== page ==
Many passages in the psalms call us to be joyful because of God’s blessings and salvation. I have extracted two verses in two different psalms today. “May all who seek you rejoice and be glad in you! May those who love your salvation say evermore, ‘God is great!’…Blessed are the people whose God is the Lord!” (Psalms 70:4; 144:15b) Psalm 70 is a brief individual lament; it is David’s prayer for God to rescue him from his enemies. In Psalm 144, David praises God for his power and victory promised to Israel. Regarding Israel’s care from the Lord, he says, “Blessed are the people to whom such blessings fall!” (144:15a) “It is the will of God that he should be known in his gracious character, not only by one or two, but generally by all men. David, therefore, shows that he asks nothing for himself individually but what pertains to the whole Church. He prays that God would gladden the hearts of all the saints, or afford them all common cause of rejoicing.” (2) “It is good to be reminded that there are other righteous people, those who are trying to follow after God and do the right thing, just as we are. We often forget this. We struggle against our particular enemies, grow tired and discouraged, and find ourselves slumped under a juniper tree like Elijah, crying out, ‘I have been very zealous for the Lord God Almighty. The Israelites have rejected your covenant, broken down your altars, and put your prophets to death with the sword. I am the only one left, and now they are trying to kill me too’ (1 Kings 19:10). When that happens we need to remind ourselves (or be reminded by God) that there are yet ‘seven thousand in Israel—all whose knees have not bowed down to Baal and all whose mouths have not kissed him’ (1 Kings 19:18). It is important to remember that there are other people who are trying to do exactly what we are trying to do…[and] we should be able to praise God for whatever he chooses to do with us…It is a great thing when the people of God can say in any circumstance, ‘Let God be exalted!’ For he will be! It is fitting when we can acknowledge this and praise God openly.” (3)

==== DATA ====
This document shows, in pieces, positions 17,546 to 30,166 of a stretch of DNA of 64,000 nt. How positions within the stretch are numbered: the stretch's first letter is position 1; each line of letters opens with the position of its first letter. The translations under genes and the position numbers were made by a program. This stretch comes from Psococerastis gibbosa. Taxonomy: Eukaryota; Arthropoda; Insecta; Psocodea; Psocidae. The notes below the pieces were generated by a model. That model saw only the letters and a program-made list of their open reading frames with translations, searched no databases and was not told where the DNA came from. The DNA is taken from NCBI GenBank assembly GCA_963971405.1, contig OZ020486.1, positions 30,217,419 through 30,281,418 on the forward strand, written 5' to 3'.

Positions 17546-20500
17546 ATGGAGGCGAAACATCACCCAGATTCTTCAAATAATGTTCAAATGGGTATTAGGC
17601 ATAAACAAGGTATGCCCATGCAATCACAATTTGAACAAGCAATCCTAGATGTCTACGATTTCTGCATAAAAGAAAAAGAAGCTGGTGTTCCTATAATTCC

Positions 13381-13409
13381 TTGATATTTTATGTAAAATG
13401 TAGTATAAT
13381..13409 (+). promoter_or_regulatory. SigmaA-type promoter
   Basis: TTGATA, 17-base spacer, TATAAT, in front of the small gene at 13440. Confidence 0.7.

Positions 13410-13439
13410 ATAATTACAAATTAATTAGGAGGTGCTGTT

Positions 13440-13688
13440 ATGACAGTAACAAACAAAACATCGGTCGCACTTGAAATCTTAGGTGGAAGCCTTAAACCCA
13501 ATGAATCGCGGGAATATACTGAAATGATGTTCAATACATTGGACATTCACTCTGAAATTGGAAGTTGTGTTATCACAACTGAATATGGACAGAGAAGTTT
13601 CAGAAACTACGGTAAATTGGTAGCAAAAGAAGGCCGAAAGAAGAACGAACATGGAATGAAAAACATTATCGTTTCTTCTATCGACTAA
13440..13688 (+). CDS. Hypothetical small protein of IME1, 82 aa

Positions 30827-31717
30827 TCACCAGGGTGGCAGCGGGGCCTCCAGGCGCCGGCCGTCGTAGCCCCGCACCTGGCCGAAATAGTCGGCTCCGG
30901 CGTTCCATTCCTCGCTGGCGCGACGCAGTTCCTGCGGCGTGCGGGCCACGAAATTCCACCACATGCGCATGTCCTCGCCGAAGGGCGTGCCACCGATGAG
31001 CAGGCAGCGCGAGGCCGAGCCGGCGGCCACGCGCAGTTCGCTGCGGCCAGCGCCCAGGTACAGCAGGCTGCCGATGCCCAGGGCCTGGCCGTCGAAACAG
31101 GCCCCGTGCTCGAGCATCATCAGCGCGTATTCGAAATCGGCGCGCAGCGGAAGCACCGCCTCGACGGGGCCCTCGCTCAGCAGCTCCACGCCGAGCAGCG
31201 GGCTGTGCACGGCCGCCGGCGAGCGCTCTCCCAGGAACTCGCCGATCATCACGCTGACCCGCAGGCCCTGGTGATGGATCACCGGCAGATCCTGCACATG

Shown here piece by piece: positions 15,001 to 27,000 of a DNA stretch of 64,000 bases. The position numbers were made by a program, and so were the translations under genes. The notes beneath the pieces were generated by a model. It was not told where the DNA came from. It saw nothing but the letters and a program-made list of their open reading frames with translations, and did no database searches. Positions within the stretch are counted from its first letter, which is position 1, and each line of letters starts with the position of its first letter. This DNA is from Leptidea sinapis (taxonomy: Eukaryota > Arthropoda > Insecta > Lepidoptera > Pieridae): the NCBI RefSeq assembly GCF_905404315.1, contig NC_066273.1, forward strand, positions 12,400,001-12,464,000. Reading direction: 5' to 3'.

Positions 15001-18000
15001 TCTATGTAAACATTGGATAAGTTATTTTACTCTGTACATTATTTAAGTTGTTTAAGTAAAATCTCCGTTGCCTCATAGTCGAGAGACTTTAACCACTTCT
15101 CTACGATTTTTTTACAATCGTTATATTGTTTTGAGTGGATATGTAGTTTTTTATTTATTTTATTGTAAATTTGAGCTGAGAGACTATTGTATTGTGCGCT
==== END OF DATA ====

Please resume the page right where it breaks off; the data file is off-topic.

Daily Celebration of Christ’s Salvation